More companies, including BMW and Allstate, pulled their advertising from Fox News' ''The O'Reilly Factor'' days after the New York Times reported Fox and star host Bill O'Reilly paid five women to settle sex harassement cases. Fred Katayama reports.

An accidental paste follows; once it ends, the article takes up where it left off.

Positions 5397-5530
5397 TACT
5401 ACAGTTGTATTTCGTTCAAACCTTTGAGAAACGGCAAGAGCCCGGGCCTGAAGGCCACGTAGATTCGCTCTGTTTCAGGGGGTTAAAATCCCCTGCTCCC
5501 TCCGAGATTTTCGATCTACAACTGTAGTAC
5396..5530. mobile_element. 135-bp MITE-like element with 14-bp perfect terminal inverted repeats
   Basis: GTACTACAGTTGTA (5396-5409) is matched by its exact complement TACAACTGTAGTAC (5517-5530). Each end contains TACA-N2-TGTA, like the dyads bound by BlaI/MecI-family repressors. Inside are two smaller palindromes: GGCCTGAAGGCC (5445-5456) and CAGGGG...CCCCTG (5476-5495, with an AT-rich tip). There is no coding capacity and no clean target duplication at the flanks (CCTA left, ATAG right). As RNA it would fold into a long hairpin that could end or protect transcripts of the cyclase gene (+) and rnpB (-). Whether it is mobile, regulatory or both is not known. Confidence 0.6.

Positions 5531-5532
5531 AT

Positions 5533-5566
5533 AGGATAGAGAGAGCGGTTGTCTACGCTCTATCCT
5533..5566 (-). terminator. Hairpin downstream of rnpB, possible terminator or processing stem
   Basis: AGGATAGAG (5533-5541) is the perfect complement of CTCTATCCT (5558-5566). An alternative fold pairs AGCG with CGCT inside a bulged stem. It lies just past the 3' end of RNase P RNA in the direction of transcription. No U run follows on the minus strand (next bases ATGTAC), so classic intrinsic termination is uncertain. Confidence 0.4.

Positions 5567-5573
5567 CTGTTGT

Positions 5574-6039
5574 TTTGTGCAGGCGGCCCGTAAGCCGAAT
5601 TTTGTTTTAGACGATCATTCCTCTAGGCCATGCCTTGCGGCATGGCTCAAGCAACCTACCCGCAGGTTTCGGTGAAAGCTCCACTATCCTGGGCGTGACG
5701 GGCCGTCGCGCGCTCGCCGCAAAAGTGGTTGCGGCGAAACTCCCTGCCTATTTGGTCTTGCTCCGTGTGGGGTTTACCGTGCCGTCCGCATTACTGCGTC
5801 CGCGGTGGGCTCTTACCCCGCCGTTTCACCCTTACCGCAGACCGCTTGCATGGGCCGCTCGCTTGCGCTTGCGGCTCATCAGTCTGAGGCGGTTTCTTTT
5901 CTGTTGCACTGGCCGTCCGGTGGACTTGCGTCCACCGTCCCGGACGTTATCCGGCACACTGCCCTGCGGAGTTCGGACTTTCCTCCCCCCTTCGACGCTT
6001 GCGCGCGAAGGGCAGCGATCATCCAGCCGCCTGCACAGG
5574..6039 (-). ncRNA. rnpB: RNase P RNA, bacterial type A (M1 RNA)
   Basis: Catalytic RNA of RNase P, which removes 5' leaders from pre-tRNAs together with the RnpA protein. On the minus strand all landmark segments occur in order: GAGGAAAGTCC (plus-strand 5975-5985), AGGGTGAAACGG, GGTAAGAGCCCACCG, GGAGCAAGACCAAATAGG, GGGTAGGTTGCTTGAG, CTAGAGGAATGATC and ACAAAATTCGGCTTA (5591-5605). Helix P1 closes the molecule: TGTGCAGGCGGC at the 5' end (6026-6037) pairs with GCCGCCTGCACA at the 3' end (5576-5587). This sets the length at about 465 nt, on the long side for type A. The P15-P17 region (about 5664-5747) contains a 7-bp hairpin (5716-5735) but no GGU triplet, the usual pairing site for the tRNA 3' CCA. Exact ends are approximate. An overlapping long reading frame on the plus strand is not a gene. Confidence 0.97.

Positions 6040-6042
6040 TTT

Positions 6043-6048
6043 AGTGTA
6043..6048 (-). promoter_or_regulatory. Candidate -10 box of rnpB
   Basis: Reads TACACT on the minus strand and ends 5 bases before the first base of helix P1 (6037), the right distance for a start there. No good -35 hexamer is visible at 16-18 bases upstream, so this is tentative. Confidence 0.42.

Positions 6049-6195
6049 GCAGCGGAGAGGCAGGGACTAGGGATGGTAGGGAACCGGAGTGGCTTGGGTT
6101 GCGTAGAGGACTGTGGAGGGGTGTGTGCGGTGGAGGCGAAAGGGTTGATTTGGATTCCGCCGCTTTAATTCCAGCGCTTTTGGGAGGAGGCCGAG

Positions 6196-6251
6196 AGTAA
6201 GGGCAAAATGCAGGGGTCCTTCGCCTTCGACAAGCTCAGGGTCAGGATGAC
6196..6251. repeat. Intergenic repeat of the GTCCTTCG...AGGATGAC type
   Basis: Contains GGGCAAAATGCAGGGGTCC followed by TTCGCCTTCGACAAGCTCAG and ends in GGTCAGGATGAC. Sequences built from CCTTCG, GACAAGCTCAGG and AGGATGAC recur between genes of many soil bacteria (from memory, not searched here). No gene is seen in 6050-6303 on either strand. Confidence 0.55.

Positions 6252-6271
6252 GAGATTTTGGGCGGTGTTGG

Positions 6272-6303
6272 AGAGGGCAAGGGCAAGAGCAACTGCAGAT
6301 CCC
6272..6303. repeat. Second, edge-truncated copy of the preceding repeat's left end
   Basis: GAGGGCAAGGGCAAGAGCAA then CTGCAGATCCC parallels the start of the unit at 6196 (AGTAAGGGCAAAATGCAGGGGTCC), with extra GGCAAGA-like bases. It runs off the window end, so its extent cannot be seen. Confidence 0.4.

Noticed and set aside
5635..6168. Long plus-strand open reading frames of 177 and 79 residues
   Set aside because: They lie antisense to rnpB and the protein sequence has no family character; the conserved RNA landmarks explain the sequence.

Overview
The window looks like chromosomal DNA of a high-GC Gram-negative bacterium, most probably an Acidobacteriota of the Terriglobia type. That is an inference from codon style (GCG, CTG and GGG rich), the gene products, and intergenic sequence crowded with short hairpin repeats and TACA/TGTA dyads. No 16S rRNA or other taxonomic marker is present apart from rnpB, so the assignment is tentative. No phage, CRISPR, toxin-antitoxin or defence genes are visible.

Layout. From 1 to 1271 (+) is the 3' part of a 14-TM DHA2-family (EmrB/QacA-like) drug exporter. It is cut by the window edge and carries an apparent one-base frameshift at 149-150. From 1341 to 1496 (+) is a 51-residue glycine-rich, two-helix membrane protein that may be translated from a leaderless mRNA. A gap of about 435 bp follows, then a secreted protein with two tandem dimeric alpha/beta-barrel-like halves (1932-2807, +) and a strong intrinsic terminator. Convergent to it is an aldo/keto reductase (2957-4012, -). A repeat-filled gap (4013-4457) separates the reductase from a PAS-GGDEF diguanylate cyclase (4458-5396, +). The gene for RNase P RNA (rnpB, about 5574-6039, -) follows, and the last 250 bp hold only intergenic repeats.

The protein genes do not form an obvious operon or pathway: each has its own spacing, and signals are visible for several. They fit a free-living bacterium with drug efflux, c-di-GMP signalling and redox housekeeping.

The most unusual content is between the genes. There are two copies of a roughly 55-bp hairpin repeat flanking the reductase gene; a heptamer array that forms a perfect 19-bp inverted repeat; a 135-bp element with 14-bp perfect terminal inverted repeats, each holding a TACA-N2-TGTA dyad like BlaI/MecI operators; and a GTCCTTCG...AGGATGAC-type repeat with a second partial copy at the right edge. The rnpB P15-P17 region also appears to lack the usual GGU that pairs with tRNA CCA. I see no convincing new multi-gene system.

U.S. President Donald Trump coming to the defense of TV anchor Bill O'Reilly, calling him a "good person." This after the New York Times report that the conservative commentator and his employer, 21st Century Fox, paid $13 million to five women to settle claims he sexually harassed them. More companies, including BMW and Allstate, pulled ads from O'Reilly's show on Fox New, "The O'Reilly Factor." On the list of brands withdrawing from the most watched show in cable television are companies that target O'Reilly's baby boomer demographics. Among them: car brands Mercedes and Hyundai. Drug maker GlaxoSmithKline temporarily suspended the airing of its commercials on the show. Adweek editor A.J. Katz says it's a tough situation for advertisers because they lose a lot of viewers by taking an important ethical stand. (SOUNDBITE) A.J. KATZ, EDITOR, ADWEEK, (ENGLISH) SAYING: "We should expect to see more advertisers pulling their ads from the show within the next two days, but that they're not pulling their ads from the network completely. You're going to have shows airing on other Fox news programs. And, look, those ads could, you know, when this all settles down, whether or not he stays - and I think he probably will, frankly - but you could see those brands airing commercials back on 'The O'Reilly Factor' in the near future." According to ad-tracking firm iSpot.tv, Mercedes spent more than a million dollars for commercials on the show in 2016. Hyundai and French drugmaker Sanofi shelled out a similar amount. GlaxoSmithKline bought ads on O'Reilly for about half a million dollars.